Surveillance, Spying and Security: Media Double Standards

Special Report: Chinese firm helps Iran spy on citizens

Steve Stecklow – Reuters March 22, 2012

A Chinese telecommunications equipment company has sold Iran‘s largest telecom firm a powerful surveillance system capable of monitoring landline, mobile and internet communications, interviews and contract documents show.

The system was part of a 98.6 million euro ($130.6 million) contract for networking equipment supplied by Shenzhen, China-based ZTE Corp to the Telecommunication Co of Iran (TCI), according to the documents. Government-controlled TCI has a near monopoly on Iran’s landline telephone services and much of Iran’s internet traffic is required to flow through its network.

The ZTE-TCI deal, signed in December 2010, illustrates how despite tightening global sanctions, Iran still manages to obtain sophisticated technology, including systems that can be used to crack down on dissidents.

Continues in full at source …

Comment – March 23, 2012

Note that the above report doesn’t say that equipment sold is being used to spy on Iranians, simply that it could be used to spy. Equally it could also be used for counter-espionage, or any number of other uses some of which could be perfectly innocuous.
The implication is however, that those evil Iranians will use the technology to monitor Iranian dissidents. The article provides no evidence to substantiate this but then it doesn’t have to. It merely implies as much.
Meanwhile, new measures allowing the U.S. government more power in the surveillance of its own citizens and giving the National Counter-terrorism Center new privacy busting power are ignored. It’s left to the alternative media to report on that…

 Obama Installs New Guidelines To Aid Spying On Innocent Americans

Steve Watson – Prison Planet March 23, 2012

New guidelines put forth by the Obama administration will allow US spy agencies to keep records on innocent Americans without oversight for up to five years.

As the AP reports [2], previously the National Counterterrorism Center, was legally obliged to immediately destroy information that it gathered about American citizens if it found no clear links to terrorism.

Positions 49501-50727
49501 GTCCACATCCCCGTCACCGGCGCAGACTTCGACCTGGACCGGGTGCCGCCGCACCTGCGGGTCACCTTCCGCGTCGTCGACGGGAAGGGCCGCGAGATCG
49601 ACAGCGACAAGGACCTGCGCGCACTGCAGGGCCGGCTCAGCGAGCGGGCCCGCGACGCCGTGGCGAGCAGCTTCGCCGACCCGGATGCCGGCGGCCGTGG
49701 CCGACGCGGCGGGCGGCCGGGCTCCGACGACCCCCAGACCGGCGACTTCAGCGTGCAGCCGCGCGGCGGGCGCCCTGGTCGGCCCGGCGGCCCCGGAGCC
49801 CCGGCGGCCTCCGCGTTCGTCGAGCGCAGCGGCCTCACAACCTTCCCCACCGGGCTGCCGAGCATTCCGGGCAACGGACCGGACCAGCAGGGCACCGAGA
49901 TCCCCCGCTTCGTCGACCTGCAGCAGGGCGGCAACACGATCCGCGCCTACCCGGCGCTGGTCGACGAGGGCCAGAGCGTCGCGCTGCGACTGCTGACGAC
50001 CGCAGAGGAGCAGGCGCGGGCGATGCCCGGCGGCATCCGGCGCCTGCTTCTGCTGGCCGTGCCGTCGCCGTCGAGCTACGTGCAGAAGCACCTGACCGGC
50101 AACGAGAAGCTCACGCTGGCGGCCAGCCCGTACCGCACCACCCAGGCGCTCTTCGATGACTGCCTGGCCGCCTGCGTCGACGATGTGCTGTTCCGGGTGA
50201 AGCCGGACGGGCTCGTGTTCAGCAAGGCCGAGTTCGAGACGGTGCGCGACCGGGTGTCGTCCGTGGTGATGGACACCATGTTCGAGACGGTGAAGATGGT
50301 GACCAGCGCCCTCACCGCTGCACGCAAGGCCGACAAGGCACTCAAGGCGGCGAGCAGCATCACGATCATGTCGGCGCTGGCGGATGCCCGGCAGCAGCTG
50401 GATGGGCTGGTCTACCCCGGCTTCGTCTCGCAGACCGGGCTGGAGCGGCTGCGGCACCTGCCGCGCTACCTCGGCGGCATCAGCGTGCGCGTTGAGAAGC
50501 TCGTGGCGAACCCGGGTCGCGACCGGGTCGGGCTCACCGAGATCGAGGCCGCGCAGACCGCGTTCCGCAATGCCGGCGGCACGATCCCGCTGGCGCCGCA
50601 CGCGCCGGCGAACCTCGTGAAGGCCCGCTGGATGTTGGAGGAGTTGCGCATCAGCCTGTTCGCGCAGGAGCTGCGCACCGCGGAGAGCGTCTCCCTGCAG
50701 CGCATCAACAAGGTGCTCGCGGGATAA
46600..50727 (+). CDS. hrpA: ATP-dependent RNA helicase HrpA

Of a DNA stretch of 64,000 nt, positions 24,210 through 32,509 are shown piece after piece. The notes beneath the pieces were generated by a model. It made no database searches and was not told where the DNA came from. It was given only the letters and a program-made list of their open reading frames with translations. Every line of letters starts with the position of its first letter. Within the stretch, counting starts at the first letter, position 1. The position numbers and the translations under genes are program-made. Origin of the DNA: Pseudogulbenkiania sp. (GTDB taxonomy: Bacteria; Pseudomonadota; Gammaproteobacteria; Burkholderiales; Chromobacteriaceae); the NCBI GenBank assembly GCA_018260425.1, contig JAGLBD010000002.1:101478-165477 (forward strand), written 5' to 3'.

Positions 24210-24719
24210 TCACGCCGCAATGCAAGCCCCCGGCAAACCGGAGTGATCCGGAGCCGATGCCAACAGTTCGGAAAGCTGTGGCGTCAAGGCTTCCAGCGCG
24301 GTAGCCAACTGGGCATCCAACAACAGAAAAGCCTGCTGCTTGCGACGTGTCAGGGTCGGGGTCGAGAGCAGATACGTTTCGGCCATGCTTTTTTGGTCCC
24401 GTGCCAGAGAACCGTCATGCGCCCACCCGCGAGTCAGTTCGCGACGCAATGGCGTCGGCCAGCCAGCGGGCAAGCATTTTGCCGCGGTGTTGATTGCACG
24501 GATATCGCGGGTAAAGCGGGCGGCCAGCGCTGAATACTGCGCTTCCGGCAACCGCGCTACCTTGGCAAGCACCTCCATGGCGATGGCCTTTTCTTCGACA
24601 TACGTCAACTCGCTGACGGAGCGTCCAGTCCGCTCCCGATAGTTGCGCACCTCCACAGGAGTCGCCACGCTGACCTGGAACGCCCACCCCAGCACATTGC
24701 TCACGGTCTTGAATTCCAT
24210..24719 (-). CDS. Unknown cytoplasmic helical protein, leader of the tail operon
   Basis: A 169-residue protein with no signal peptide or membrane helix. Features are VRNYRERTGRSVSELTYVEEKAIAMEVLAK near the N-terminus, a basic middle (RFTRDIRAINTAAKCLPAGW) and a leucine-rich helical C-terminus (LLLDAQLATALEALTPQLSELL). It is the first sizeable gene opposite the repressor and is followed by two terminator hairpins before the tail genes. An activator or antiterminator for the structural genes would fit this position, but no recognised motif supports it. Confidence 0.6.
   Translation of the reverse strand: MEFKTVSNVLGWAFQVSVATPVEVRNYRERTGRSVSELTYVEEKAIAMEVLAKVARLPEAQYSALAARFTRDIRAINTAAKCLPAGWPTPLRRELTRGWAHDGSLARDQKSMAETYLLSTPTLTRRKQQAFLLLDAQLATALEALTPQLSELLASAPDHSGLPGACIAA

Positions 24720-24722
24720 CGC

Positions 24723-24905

Following the 2009 Christmas day underpants bomber debacle, US representatives immediately called for the NCTC’s authority to be expanded, saying that there was not enough communication between intelligence agencies.

“Following the failed terrorist attack in December 2009, representatives of the counter-terrorism community concluded it is vital for NCTC to be provided with a variety of data sets from various agencies that contain terrorism information,” National Intelligence Director James R. Clapper Jr. said in a statement late Thursday.

“The ability to search against these data sets for up to five years on a continuing basis as these updated guidelines permit will enable NCTC to accomplish its mission more practically and effectively.”

The NCTC, made up of a combination of intelligence agencies and the Pentagon, was created in the wake of the 9/11 attacks and has drawn criticism ever since for infringement on the Fourth Amendment and basic privacy rights.

“It is a vast expansion of the government’s surveillance authority,” Marc Rotenberg, executive director of the Electronic Privacy Information Center said of the new guidelines.

Noting that the new rules contravene the Federal Privacy Act, Rotenberg added “The fact that this data can be retained for five years on U.S. citizens for whom there’s no evidence of criminal conduct is very disturbing.”

An Obama administration official said that privacy will be safeguarded because there are strict measures in place to ensure that any intelligence gathered on American citizens “is likely to contain significant terrorism information.”

However, given that the Department of Homeland Security now considers banal bodily activities [3] such as yawning, staring and goose pumps as “suspicious activity” indicative of terrorism, those assurances are unlikely to appease concerned Americans.


Steve Watson is the London based writer and editor for Alex Jones’ [4], and [1]. He has a Masters Degree in International Relations from the School of Politics at The University of Nottingham in England.


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